Atlanta, GA. Northside Hospital lung cancer survivor Jackie Archer, and her husband, will represent Team Draft at the Georgia Dome on Sunday. Jackie will watch the Atlanta Falcons take on the visiting Washington Redskins with Falcons Alumni. #RiseUp #50seasons
According to Jackie, Tuesday, August 2, 2005, at the age of 40 years and in seemingly excellent health, an evening commuter came crashing into my SUV. I quickly phoned 911. Within moments there were lights and sirens coming from every direction.
The paramedics gently placed me onto a straight board and took me to the local hospital where I underwent a variety of tests to verify the extent of my injuries. By the time the tests were completed the ER room I had been assigned to was filled with my family and our family doctor, Dr. Ayisha Gani. After a few hours of x-rays and tests the ER doctor told me he had “…good news and bad news”. He went on to say with surprise, “The good news is that there are no injuries, no fractures, nothing whatsoever as a result of the car accident.” Everyone was relieved, for a moment. “The bad news is there is something in your lower right lobe the size of my fist; we need to do some tests…” Dr. Gani, my personal physician explained to me that she was admitting me for additional tests which would more than likely involve a biopsy the following day.
The next day I had a biopsy performed and remained in the hospital while other family members made their way to Georgia. It was Thursday afternoon that Dr. Gani came to my hospital room with all of my family in the room and told me the news and said, “The biopsy results are in; there is a tumor growing in the lower right lobe; it has to come out right away, you have lung cancer.” I was shocked to hear this and asked if this was accurate. I asked her how this could have happened. Me? I never smoked and neither did my parents. How could I get lung cancer? I was then told it was the fastest growing type of cancer cell, Adenocarcenoma. I had lung cancer. I never smoked and neither did my parents.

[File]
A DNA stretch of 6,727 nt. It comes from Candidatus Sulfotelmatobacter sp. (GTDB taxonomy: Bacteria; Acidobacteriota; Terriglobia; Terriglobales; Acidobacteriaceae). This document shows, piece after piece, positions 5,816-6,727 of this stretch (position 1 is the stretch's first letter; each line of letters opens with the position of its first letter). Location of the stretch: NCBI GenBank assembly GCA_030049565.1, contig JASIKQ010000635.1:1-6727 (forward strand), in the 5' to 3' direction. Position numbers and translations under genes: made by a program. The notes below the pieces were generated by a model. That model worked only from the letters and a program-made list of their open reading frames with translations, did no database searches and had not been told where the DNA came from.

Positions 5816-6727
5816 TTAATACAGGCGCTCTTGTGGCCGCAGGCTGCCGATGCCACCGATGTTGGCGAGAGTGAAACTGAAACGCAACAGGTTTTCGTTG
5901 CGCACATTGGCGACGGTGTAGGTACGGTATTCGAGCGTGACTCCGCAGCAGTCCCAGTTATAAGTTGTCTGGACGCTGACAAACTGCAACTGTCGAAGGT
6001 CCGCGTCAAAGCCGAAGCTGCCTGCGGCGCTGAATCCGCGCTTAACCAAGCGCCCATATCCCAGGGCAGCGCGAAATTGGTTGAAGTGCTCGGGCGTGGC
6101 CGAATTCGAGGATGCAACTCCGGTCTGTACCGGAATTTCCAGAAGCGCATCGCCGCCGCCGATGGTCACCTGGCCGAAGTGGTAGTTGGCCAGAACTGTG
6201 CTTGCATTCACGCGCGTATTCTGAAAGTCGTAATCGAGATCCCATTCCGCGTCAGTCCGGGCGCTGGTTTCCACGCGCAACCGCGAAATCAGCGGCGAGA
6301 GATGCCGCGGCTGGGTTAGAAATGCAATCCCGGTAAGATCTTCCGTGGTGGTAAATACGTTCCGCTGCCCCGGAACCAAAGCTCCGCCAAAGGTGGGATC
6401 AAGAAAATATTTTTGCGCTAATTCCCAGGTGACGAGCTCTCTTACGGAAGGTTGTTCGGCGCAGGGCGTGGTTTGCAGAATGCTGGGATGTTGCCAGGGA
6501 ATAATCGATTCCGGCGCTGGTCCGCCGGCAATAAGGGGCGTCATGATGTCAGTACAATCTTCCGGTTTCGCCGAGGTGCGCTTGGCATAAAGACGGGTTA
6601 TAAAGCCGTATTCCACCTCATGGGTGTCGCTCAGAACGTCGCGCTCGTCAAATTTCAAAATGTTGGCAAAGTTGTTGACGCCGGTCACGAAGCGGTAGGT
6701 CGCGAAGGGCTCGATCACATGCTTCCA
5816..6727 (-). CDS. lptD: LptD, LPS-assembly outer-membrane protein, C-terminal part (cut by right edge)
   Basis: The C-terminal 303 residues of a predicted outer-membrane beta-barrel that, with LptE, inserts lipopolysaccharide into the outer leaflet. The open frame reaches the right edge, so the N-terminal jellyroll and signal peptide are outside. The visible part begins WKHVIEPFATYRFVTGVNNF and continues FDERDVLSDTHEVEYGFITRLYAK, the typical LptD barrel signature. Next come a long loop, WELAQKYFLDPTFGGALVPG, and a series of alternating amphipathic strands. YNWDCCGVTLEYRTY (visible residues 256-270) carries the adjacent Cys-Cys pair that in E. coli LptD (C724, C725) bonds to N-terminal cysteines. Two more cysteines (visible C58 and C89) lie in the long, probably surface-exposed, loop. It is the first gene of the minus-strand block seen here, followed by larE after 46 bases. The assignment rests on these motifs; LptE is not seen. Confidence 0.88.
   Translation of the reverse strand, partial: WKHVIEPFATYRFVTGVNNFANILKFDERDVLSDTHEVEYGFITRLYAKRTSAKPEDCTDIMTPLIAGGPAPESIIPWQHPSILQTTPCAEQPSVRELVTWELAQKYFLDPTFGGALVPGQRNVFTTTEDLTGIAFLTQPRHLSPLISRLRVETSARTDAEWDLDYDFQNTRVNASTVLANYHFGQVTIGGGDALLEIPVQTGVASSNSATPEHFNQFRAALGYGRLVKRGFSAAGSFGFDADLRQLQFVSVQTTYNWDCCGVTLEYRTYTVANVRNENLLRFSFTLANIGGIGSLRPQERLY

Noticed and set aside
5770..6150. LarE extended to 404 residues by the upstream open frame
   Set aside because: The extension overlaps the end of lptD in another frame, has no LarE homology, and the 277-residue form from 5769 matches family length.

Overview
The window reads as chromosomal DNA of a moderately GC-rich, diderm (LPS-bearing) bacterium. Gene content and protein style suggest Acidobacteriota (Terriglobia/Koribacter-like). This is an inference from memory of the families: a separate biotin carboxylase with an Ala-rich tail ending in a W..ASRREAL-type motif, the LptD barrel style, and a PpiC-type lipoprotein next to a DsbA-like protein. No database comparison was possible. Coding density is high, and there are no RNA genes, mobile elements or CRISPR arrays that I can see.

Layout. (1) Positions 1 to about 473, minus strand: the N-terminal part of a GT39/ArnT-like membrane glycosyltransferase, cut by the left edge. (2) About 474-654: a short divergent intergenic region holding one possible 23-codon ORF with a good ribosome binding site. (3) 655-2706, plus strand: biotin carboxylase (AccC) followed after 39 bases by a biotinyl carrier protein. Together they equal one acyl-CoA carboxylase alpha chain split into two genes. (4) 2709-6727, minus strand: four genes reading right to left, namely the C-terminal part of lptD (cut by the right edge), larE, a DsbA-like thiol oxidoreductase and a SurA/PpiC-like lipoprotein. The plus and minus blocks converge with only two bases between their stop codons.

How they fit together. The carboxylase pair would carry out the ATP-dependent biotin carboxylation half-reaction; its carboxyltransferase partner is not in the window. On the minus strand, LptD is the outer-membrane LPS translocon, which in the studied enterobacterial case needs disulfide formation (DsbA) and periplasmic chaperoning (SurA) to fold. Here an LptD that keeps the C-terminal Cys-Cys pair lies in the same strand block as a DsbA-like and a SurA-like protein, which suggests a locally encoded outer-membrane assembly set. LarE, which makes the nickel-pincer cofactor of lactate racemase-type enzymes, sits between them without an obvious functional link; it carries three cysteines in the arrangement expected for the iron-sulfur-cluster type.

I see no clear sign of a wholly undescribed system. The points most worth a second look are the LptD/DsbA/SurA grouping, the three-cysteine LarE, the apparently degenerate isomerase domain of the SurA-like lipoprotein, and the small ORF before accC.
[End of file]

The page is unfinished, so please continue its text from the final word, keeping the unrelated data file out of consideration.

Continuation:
Later that evening my three sons were brought to my hospital room. They were 12, 14 & 16 years old at the time. I proceeded to remind them of the phrase they had heard throughout their life, “God works in mysterious ways”. As I reminded them of this phrase I repeated for them the sequenceof events that had played out over the past two days. I wanted to protect them from any unknown fears that the word “cancer” is typically associated with. They understood that surgery would be required and that the accident was one of “God’s mysterious ways” of letting me know there was something wrong inside me.
Leveraging our connections with the NFL, its teams and players and our relationships with many of the top cancer centers in the country, As part of our National Campaign, this celebration of survivorship raises lung cancer awareness, gives hope to those battling the disease, and shines a light on the important work being done at cancer research and treatment centers around the country.
Team Draft’s goals are to create a unique experience for participating survivors and to raise awareness on a local, national, and international level by using each game and each survivor’s story to weave a broader narrative about the state of cancer and the hope that now exists for those battling the disease.
Special thanks to the Northside Hospital Cancer Center, Atlanta Falcons and our Team Draft supporters for helping make this experience possible.